FILM: “Lincoln” (Or How I Learned to Stop Slavery and Pass the 13th Amendment)

November 27th, 2012, 3:00 pm by Greg

Review by Pete Mason

If you are looking for a bio of Abraham Lincoln and his life story, you’ll have to wait. This is a film of how the 38th lame duck Congress worked to pass the 13th Amendment, pushed through by Lincoln in advance of the foreseeable end of the Civil War, showing how government works, how it should work and how it once worked. Ending the historical blemish of slavery was viewed by Lincoln as an historical imperative, one that was come upon by the founders some 90 years prior with the American Revolution and Declaration of Independence. Like the founders, Lincoln is a man and not a mythic legend or one who was greater than those around him. Instead, all these men: Washington, Jefferson, Madison, Monroe, Franklin and others, they were not demi-gods but human beings who, in acting in the best interests of their country and its future, would be revered later in history. Yes, they did great things, but all – Lincoln included – were flawed, ordinary men, just as we all are today. Lincoln struggles with his conscience and conflict from others to form his super-majority to get the amendment out of the House of Representatives and off to the states, where the amendment was assured passage by the necessary 3/4 margin.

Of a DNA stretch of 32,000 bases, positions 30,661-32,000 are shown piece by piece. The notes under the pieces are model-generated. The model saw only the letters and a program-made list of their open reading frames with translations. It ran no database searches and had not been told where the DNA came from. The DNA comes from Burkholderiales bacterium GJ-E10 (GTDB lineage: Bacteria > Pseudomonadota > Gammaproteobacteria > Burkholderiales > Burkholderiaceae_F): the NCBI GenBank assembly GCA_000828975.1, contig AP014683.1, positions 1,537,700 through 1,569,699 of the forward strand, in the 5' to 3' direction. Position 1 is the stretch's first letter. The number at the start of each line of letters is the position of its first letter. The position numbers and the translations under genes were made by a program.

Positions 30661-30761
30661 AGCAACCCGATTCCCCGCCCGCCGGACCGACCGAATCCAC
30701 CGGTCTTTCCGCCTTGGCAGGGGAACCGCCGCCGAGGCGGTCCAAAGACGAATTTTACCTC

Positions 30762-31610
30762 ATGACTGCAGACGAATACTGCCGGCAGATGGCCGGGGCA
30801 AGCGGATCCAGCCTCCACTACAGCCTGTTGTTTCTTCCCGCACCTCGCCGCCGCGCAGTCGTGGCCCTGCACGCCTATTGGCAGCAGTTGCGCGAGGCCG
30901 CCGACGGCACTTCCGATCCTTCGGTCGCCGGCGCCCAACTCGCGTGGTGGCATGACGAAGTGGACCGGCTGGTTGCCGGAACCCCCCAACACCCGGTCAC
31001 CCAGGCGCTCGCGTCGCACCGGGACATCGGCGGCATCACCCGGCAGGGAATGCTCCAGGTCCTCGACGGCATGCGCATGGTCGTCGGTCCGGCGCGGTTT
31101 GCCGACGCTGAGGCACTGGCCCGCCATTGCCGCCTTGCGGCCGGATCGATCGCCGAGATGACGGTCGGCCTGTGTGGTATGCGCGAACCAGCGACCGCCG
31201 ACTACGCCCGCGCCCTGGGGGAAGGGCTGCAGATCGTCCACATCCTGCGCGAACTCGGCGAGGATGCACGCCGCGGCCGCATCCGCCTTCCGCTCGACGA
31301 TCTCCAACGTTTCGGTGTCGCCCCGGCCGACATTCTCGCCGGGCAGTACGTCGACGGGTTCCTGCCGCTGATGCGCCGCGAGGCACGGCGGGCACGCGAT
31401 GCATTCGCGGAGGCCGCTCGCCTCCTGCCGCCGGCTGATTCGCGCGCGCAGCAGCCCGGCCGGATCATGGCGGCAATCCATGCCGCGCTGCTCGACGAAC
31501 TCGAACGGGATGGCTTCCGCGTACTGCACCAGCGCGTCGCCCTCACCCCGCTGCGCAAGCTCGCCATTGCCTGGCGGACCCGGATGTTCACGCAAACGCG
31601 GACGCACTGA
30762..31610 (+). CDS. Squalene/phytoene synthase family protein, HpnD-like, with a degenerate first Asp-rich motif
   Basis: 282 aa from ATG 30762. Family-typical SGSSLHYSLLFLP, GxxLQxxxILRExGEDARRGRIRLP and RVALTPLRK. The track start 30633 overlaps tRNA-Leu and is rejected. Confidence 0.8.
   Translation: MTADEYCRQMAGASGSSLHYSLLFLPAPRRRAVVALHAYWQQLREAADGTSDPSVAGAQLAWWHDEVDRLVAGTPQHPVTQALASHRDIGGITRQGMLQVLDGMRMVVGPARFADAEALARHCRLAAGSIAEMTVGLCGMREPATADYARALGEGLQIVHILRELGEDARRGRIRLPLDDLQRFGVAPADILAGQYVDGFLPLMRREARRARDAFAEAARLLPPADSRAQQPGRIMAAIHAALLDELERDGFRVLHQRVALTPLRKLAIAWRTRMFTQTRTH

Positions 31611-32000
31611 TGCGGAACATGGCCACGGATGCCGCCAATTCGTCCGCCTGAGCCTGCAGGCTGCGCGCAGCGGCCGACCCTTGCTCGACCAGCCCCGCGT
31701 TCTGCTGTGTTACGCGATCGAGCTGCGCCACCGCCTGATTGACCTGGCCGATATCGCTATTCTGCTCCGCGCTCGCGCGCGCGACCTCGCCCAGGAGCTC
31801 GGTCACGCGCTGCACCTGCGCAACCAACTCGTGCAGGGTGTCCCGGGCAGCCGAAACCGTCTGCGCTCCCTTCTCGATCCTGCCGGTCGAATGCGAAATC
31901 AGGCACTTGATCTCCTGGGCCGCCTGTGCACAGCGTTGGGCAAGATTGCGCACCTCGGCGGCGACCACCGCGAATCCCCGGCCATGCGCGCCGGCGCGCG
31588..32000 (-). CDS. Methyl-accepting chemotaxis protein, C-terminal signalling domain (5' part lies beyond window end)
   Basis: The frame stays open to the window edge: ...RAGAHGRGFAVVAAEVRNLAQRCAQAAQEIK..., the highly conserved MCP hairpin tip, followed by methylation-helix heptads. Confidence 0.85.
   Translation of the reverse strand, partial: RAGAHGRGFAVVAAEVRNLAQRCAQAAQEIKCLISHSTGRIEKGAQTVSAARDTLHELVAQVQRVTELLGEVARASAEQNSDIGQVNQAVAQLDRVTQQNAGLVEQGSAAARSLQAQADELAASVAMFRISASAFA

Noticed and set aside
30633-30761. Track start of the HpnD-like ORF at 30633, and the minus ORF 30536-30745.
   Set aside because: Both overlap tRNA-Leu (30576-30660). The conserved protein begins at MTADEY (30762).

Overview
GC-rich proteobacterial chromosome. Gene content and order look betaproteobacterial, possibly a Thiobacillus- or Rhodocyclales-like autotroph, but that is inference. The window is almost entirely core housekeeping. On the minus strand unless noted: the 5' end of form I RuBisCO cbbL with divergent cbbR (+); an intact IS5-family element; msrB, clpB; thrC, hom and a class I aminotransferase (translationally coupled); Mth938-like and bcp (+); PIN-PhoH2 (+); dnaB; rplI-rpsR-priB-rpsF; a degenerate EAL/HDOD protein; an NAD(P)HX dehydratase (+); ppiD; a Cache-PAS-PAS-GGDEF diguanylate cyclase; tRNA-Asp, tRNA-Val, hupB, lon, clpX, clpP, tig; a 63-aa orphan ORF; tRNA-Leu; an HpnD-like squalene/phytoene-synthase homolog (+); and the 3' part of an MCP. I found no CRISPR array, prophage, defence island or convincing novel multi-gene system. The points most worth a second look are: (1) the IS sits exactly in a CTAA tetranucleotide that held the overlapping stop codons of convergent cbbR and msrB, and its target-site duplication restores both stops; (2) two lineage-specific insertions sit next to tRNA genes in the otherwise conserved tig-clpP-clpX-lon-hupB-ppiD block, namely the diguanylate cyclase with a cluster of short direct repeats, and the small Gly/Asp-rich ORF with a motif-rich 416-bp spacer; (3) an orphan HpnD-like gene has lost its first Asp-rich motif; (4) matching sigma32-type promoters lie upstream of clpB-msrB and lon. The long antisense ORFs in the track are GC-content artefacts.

Throughout the film, Lincoln gives great speeches and appears as a ghost at times, a specter when not in consultation with others. Lincoln is a ghost when walking the halls or alone in thought, his words still burning today. This is another fine acting job by Daniel Day Lewis and an Oscar nomination, if not third win is assured. He speaks in a soft, slightly nasal tone, one different than the Lincoln I was previously familiar with, from “Bill and Ted’s Excellent Adventure.” Lewis’ tall stature makes him the focus of any scene, whether seated or rising to impose his being on those around him. At 6’4″ and appearing taller with his speech-lined hat, Lincoln is the main player of the film but not its focus, for the passage of the amendment itself is the true focus.

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